Bush seeks support for peace plan

Pastor John Hagee spoke Tuesday in Washington at the Christians United for Israel conference, where some evangelicals said that they were set to ask President Bush tough questions about his new peace plan. (Paul Wharton)

Pastor John Hagee spoke Tuesday in Washington at the Christians United for Israel conference, where some evangelicals said that they were set to ask President Bush tough questions about his new peace plan. (Paul Wharton)

WASHINGTON (JTA) – President Bush’s latest Middle East peace initiative earned the backing of the centrist pro-Israel establishment in about as much time as it takes to pronounce AIPAC, ADL and American Jewish Committee. Just as quickly, however, the plan was criticized by Jewish groups on the left and right.

Encomiums of support from the centrist establishment triumvirate came down within hours of Bush’s announcement of a plan that would transfer substantial funds to Palestinian Authority President Mahmoud Abbas and call for a regional peace conference in the fall.

Murmurs of doubt arose, however, from smaller groups that at times have successfully nudged the larger organizations, as well as the U.S. Congress, away from the administration’s policy on the peace process. Both Americans for Peace Now on the left and the Zionist Organization of America on the right raised objections to the plan.

Within hours of Bush’s speech on Monday, the American Israel Public Affairs Committee, the Anti-Defamation League and the AJCommittee issued statements praising the initiative, focusing primarily on Bush’s reiteration of support for Israeli security guarantees.

“As the president laid out in his speech, the Palestinians have a clear choice to make,” AIPAC spokesman Josh Block said. “They can go down the path of terrorism and violence or choose the path of negotiations and progress toward peace with Israel.”

Echoed the ADL: “The president plainly identified the clear choices facing the Palestinian people between a hopeful future and one of continued despair.”

The emphasis in Bush’s speech was indeed on Palestinian reform.

“The Palestinian people must decide that they want a future of decency and hope, not a future of terror and death,” Bush said. “They must match their words denouncing terror with action to combat terror. The Palestinian government must arrest terrorists, dismantle their infrastructure and confiscate illegal weapons.”

The president also called for the release of Cpl. Gilad Shalit, held for more than a year by Hamas-affiliated gunmen in Gaza.

Bush also called for reform to take place in the broader context of Arab recognition of Israel. He praised the revived Arab League initiative that would exchange a comprehensive peace for Israel’s withdrawal from lands it captured in 1967.

“Now Arab nations should build on this initiative by ending the fiction that Israel does not exist, stopping the incitement of hatred in their official media and sending cabinet-level visitors to Israel,” he said.

That message earned praise from the AJCommittee, which noted that only Egypt, Jordan, Mauritania and Qatar have relations with Israel.

Bush placed a rare emphasis on U.S. expectations that Israel freeze settlement expansion, saying that “Israel’s future lies in developing areas like the Negev and Galilee, not in continuing occupation of the West Bank.”

When pressed, State Department officials will note that an end to the occupation is U.S. policy. But Bush’s comments – delivered in firm tones at the session attended by Secretary of State Condoleezza Rice – were unusual.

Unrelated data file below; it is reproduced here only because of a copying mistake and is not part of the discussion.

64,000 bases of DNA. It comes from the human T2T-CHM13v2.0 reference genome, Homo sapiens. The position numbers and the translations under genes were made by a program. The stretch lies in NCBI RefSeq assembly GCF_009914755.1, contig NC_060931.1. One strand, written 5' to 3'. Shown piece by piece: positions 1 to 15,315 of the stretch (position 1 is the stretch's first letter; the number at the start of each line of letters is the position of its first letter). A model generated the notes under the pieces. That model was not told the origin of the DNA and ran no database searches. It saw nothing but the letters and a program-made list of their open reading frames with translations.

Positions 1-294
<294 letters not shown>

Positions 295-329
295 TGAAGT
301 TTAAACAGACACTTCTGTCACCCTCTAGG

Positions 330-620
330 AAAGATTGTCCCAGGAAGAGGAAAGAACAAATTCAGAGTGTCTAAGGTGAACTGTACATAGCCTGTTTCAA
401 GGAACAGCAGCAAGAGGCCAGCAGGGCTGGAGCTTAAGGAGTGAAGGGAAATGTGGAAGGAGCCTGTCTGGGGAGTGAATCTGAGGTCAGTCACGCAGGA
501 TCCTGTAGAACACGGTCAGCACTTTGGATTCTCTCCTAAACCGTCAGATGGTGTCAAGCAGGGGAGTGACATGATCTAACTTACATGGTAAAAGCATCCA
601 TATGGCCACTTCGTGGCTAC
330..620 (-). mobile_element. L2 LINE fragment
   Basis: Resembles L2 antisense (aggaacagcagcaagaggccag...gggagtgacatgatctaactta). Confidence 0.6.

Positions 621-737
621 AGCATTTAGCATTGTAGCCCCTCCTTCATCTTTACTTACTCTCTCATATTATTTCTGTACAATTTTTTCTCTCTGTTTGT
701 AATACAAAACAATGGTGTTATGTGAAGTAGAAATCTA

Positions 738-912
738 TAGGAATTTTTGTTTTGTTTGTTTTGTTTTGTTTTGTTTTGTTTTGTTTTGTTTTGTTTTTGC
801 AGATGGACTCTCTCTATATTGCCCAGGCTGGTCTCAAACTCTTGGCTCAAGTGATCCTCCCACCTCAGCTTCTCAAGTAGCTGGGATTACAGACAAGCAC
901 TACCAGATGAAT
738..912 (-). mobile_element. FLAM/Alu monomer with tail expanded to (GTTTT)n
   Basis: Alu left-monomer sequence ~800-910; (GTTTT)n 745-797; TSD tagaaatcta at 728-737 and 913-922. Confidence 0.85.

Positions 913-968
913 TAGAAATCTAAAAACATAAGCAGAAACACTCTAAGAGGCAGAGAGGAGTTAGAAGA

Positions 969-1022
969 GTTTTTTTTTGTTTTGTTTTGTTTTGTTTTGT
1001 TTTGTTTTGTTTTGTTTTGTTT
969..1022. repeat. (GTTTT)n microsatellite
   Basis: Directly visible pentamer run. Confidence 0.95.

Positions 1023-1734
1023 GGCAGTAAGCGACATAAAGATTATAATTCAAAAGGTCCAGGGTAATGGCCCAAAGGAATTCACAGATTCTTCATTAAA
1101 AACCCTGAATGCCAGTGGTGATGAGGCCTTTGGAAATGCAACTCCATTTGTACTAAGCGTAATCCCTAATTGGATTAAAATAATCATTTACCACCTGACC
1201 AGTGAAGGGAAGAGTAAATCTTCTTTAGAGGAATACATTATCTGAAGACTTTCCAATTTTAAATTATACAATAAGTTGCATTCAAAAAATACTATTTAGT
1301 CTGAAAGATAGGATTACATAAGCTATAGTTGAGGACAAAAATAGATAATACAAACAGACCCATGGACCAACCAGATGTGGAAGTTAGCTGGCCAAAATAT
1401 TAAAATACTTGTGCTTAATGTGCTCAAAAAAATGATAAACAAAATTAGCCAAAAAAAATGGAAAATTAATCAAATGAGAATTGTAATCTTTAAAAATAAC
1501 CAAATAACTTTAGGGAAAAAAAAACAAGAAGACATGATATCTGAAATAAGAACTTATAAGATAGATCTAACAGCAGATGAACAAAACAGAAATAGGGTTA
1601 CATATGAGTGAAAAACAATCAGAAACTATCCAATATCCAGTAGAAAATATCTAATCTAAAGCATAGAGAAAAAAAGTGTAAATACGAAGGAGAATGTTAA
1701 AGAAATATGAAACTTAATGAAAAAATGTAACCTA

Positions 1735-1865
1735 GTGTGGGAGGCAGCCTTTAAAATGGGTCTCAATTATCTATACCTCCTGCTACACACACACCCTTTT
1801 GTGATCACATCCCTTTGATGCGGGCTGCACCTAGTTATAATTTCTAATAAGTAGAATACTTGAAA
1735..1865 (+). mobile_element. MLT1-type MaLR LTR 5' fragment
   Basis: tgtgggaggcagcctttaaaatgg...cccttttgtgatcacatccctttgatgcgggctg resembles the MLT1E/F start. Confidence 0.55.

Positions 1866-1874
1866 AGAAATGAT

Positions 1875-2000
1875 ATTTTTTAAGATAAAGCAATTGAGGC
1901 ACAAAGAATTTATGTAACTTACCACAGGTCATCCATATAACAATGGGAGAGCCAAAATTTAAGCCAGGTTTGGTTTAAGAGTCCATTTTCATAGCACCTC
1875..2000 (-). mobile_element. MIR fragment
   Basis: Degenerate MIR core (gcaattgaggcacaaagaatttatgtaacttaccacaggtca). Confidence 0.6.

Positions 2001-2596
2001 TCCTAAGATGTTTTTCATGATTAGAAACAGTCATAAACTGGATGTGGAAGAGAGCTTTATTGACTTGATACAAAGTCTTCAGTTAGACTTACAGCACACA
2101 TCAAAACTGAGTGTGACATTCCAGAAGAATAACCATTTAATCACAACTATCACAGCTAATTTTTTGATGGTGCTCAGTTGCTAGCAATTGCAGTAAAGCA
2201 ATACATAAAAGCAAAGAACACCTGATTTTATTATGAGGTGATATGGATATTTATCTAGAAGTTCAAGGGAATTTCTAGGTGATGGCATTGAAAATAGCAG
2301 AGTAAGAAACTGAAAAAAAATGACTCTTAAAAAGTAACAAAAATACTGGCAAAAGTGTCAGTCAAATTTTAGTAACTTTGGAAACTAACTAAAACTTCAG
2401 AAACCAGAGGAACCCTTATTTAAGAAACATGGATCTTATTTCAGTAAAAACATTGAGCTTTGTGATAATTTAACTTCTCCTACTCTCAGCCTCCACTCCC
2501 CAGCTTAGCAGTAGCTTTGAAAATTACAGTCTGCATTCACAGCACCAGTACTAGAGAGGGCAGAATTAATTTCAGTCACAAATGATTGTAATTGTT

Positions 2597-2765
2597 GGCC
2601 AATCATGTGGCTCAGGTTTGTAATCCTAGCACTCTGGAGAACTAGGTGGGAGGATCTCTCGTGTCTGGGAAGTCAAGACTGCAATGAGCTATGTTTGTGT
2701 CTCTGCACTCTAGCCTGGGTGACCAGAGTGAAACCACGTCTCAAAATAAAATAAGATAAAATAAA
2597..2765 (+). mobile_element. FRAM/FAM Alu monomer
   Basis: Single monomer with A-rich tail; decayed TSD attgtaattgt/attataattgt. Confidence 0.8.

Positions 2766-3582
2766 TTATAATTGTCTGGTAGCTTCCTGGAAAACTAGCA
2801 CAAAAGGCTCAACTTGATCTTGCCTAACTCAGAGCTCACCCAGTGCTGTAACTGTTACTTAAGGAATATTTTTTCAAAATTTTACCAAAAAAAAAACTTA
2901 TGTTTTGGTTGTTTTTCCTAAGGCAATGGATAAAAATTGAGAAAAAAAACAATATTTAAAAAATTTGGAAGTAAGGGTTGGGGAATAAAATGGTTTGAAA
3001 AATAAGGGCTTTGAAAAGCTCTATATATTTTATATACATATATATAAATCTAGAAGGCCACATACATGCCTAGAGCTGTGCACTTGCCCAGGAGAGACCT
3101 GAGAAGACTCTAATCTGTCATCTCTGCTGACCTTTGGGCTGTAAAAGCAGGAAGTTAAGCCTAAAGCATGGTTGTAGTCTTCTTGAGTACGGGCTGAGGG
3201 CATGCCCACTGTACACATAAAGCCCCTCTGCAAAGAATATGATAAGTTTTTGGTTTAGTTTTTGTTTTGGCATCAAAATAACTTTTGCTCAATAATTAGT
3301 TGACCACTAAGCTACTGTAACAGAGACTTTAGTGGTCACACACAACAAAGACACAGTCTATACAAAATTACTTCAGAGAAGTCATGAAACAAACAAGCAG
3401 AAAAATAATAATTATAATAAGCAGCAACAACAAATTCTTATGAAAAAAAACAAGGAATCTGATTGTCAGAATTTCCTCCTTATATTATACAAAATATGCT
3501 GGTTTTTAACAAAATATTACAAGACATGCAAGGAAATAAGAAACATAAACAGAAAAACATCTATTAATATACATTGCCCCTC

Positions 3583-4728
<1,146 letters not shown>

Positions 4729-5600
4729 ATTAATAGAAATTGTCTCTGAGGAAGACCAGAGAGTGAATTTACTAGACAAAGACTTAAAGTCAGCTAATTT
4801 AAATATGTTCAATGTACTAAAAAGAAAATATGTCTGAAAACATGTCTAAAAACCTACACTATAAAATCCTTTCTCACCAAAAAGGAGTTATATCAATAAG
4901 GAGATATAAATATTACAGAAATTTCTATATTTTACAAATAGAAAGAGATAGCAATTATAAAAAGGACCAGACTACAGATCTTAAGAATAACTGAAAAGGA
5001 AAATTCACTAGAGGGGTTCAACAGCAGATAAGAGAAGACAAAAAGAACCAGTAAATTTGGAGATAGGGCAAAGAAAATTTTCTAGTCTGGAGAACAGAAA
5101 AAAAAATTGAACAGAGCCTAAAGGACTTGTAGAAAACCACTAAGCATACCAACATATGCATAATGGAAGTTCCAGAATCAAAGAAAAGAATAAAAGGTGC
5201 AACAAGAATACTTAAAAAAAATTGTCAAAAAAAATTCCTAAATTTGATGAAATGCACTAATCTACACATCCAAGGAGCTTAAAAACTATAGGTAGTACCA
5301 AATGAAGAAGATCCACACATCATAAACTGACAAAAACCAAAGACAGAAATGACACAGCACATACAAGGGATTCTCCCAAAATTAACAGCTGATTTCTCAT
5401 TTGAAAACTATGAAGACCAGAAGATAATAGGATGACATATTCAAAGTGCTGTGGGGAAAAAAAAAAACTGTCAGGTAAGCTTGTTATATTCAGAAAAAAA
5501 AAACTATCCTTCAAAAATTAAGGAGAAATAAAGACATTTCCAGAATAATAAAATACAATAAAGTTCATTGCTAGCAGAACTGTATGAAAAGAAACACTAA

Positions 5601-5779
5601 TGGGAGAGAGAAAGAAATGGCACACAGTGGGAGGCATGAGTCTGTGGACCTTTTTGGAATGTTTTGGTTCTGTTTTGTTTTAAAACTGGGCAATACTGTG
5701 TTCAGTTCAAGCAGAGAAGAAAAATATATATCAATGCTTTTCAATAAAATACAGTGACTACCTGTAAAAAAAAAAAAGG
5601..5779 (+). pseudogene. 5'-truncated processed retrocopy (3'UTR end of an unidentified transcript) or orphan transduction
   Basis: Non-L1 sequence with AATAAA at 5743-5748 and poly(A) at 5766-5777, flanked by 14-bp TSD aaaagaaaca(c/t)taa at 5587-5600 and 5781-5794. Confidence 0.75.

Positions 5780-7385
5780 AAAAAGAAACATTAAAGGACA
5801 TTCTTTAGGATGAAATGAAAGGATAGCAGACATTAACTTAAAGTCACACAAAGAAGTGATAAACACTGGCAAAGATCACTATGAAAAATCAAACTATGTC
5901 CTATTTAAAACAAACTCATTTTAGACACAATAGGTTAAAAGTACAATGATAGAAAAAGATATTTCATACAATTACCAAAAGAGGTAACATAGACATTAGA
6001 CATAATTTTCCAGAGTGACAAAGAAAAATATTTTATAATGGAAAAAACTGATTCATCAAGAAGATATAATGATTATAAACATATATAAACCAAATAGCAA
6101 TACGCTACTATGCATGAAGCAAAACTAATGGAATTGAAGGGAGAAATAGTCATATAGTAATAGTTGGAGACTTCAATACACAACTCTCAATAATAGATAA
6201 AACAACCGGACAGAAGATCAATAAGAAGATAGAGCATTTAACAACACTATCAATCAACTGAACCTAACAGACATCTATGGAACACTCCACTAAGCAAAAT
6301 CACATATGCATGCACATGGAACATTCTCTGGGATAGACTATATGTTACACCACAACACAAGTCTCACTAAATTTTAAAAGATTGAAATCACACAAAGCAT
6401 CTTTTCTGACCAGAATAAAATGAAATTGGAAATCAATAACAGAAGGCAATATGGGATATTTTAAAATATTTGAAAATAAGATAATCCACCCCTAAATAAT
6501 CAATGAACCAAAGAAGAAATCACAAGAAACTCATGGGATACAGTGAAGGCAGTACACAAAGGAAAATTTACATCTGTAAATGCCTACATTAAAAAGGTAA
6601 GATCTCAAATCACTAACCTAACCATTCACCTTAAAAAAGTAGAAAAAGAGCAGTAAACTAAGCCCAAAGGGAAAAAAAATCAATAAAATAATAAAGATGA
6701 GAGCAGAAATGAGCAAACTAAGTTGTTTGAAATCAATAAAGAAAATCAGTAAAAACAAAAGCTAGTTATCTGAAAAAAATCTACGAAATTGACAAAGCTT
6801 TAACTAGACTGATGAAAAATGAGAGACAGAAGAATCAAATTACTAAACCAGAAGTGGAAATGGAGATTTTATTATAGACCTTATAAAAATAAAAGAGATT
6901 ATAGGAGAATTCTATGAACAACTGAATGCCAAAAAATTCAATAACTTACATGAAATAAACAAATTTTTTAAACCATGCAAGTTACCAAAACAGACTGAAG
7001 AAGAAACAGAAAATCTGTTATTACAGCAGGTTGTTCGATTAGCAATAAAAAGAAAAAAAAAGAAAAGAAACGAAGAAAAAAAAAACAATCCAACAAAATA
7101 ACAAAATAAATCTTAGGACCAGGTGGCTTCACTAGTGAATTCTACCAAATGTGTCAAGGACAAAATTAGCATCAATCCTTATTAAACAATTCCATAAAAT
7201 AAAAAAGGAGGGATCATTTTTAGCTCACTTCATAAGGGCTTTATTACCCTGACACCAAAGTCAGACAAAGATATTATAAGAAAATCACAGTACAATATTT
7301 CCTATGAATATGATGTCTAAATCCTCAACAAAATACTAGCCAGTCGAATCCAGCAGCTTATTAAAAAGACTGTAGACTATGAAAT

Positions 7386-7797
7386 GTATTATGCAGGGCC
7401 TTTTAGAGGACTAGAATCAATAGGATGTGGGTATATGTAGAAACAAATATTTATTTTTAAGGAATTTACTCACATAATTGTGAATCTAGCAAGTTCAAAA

Americans for Peace Now welcomed the emphasis, noting that repeated commitments on ending the occupation have been “unfulfilled.” However, the group expressed concern that Bush continued to freeze out any possibility of a reconciliation between Abbas and Hamas, despite the Islamist organization’s pre-eminent role in Gaza.

“This administration’s policy of freezing out Palestinian leaders and political players it does not like, in the naive hope that this will disempower or transform them into Western-style democracies, has failed,” Peace Now stated. “The vital interests of both the U.S. and Israel demand sober, pragmatic policies, not moralizing and sloganeering.”

The Israel Policy Forum, another group that backs greater U.S. engagement, praised Bush’s speech as showing “courageous, hands-on engagement.” However, Israela Oron, a former Israeli general, met with Congress members this week under IPF’s aegis and also expressed doubts about excluding Hamas from the mix.

“A Hamas that doesn’t have what to lose in the Gaza Strip is a very dangerous Hamas,” she said.

ZOA President Mort Klein issued a statement saying that Bush was “making the same mistakes as President Clinton and the late Prime Minister Rabin made when they promoted the false premise that Yasser Arafat was a moderate peacemaker who would make peace with Israel if Israel made major concessions.”

Bush pledged to move more than $270 million in appropriated funds to the Palestinians, including $80 million to the Palestinian Authority for defense training – much greater sums than were available until just a few weeks ago, when Abbas was still in a nominal coalition with Hamas.

Congressional sources said they did not foresee a problem for such a transfer, although at least one critical constituency – evangelical Christians – was set to pose tough questions.

“We will be analyzing that speech very carefully, then making judgments about where to weigh in,” said Gary Bauer, a top evangelical leader attending this week’s national Christians United for Israel summit.

Bauer spoke with some authority: The event drew 4,000 delegates from all 50 states, with appointments in virtually every congressional office set for Wednesday.

 

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